In response to the special report written by Michael Kanellos, "":
I read with interest your article on patent reform. I hold 8 U.S. patents as an individual and would like to provide some insight to why a patent is sometimes enforced when the patent holder does not produce a commercial product based on the patent.
When an individual (or even a small business) holds a patent that is being infringed upon by a large corporation, the cost of enforcement is often more than the small patent holder can afford. Sure there are plenty of contingency lawyers, and some of them are good, but the small patent holder is still responsible for out-of-pocket expenses that could run $1 million or more. The cost of an expert witness is very high.
An alternate is for the small patent holder to negotiate a licensing and enforcement program with a patent enforcement house. In this context, the enforcement house takes on considerable risks. There is no guarantee that the patent will withstand challenge, or that prior art will not be discovered (despite enormous prior-art searching, there is still that possibility). It is time and resource intensive, and requires significant financial backing to ensure the licensing program will be successful.
As part of their due diligence, the patent enforcement house often does not want the small patent holder in the product business. Why? Because it often does not maximize the ROI.
The party being sued will typically find a way to attack the patent holder's business/products and with enough pressure, the small patent holder will settle for a cross-license agreement in a way that prevents the patent enforcement house from maximizing on their investment.
Hence, from the viewpoint of the patent enforcement house, it is better that the patent holder has no product or company based on the patented methods/systems/utilities...etc.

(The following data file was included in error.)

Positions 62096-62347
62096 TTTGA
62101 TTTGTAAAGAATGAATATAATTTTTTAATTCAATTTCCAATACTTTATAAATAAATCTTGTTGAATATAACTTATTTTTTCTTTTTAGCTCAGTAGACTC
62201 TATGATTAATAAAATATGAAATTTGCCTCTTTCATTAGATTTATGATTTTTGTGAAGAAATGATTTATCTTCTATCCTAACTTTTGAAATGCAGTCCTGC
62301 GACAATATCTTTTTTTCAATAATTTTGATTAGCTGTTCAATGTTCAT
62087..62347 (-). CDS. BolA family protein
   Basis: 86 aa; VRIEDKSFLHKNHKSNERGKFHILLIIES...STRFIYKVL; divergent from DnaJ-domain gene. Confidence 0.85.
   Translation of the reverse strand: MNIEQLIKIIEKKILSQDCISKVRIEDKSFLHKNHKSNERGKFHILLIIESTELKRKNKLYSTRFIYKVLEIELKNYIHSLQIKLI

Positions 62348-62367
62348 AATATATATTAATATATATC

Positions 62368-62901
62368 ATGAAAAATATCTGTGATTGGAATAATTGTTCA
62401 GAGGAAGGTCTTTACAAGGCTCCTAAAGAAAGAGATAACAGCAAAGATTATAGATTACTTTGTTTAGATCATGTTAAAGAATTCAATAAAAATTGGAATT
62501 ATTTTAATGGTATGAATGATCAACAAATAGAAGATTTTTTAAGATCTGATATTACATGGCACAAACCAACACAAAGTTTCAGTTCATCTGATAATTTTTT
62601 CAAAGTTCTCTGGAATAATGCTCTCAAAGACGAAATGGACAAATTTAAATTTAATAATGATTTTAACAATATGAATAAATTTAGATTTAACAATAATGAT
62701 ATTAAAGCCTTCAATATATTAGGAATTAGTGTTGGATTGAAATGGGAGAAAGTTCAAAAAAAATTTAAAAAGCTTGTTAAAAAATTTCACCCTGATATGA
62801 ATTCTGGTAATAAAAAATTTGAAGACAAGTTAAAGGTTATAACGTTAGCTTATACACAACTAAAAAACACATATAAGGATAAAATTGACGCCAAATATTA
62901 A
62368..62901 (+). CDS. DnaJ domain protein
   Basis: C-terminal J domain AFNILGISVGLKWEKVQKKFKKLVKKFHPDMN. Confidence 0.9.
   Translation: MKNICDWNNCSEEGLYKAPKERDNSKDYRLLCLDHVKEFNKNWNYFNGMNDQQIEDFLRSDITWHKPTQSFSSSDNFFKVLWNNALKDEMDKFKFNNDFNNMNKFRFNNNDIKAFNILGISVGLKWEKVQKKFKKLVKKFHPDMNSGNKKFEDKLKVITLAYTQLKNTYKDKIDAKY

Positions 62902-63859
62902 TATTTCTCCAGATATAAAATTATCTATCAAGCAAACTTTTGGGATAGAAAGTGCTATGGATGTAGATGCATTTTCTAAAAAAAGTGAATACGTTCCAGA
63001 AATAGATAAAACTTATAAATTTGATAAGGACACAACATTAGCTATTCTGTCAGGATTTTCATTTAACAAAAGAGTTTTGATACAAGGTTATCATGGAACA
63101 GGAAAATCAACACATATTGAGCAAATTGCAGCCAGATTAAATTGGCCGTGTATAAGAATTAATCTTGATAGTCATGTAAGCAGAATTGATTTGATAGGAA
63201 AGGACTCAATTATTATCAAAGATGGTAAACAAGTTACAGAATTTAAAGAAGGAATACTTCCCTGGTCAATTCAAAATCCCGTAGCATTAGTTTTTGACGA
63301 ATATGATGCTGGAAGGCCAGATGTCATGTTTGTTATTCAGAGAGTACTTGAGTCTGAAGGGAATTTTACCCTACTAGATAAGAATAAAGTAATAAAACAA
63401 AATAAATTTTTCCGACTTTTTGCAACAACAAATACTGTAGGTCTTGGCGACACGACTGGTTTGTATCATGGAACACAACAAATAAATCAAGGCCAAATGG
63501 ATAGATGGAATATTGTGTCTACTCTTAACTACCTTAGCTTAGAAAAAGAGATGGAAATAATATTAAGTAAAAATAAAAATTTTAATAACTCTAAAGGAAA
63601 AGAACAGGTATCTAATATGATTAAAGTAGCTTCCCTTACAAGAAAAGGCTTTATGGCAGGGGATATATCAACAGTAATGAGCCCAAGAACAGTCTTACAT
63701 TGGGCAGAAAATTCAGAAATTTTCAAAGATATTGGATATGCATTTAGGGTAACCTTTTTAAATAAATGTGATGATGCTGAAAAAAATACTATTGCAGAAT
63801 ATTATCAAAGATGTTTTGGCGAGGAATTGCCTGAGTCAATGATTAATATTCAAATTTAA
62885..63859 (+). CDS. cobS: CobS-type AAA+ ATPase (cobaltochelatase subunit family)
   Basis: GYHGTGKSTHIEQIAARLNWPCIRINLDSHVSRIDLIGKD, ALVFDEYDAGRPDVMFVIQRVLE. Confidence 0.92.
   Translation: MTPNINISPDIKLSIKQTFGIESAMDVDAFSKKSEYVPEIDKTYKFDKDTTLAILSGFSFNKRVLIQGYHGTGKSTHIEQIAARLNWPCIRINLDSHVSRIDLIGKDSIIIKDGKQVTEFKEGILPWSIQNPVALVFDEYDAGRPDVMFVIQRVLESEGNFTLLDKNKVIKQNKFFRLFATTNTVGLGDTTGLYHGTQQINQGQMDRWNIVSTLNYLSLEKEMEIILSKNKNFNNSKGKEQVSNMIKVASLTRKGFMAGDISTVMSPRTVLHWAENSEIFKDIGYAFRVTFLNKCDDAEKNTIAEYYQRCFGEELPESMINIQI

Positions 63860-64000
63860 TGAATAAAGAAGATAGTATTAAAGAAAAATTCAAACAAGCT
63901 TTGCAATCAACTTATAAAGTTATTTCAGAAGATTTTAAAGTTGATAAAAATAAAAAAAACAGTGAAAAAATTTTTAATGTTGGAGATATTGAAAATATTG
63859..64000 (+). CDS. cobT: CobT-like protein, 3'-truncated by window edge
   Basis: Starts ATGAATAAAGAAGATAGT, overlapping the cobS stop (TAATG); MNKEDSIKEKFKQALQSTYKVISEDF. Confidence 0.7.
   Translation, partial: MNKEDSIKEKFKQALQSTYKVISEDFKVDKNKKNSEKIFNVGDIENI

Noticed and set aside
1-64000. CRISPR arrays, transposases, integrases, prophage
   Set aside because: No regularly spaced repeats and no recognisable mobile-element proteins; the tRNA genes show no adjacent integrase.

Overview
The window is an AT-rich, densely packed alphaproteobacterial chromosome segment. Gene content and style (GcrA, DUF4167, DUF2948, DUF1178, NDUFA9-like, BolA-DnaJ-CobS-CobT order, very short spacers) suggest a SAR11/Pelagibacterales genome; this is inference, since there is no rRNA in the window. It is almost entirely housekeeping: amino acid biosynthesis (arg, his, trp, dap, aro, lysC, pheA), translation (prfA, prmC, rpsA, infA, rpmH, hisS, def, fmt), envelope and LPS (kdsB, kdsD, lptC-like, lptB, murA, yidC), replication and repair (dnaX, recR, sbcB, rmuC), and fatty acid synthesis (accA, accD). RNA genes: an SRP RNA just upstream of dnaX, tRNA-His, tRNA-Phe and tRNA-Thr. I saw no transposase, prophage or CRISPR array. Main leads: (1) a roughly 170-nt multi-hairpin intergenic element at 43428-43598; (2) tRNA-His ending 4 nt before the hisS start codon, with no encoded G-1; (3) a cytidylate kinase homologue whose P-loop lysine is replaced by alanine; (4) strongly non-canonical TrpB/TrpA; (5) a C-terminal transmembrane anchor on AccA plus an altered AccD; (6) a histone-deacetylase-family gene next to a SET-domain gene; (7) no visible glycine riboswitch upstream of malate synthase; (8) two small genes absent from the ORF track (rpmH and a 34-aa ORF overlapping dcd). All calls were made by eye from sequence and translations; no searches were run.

Sometimes an inventor tries to build a business around their patent protected product. To secure financing the inventor may assign patent ownership rights to the investors. It allows the inventor to protect his/her idea, to secure financing, to create a business and contribute to the economy (hiring a staff, consuming resources, etc.). When the business fails (it can happen) the remaining assets are sold to offset the loss. This can include selling the patent to a patent enforcement house whose job is to maximize the return on investment for the investor.
While some may view it a more noble endeavor (i.e. enforce patents only to protect your commercial product), running a business is certainly not for the faint of heart. A researcher, for example, may not have the aptitude required for running a small business. If a researcher chooses to stay focused on research without commercializing the product, they still contribute to science and technology and they can pay for it through a licensing program of their IP.
It is important to remember that the small patent holder plays a critical role in the economy. They are not constrained by the goals of a corporate environment and often their innovations are outside of the box. Any proposed patent reform must protect their interest.
Finally, there is a struggle in the software sector where open-source proponents rely on copyright, and proprietary folks rely on patents.
I have seen both sides enforce their rights and stop distributions that allegedly infringed. Although a patent provides greater protection, it is more expensive. A patent may be challenged. It is much harder to invalidate a copyright. A patent generally has a 20-year life span, while a copyright can last three times as long (and longer in certain circumstances). Inventors must choose the best method of IP protection based on their own needs, goals, and budgets. I choose patents whenever possible.
CTO, The PDCX Corporation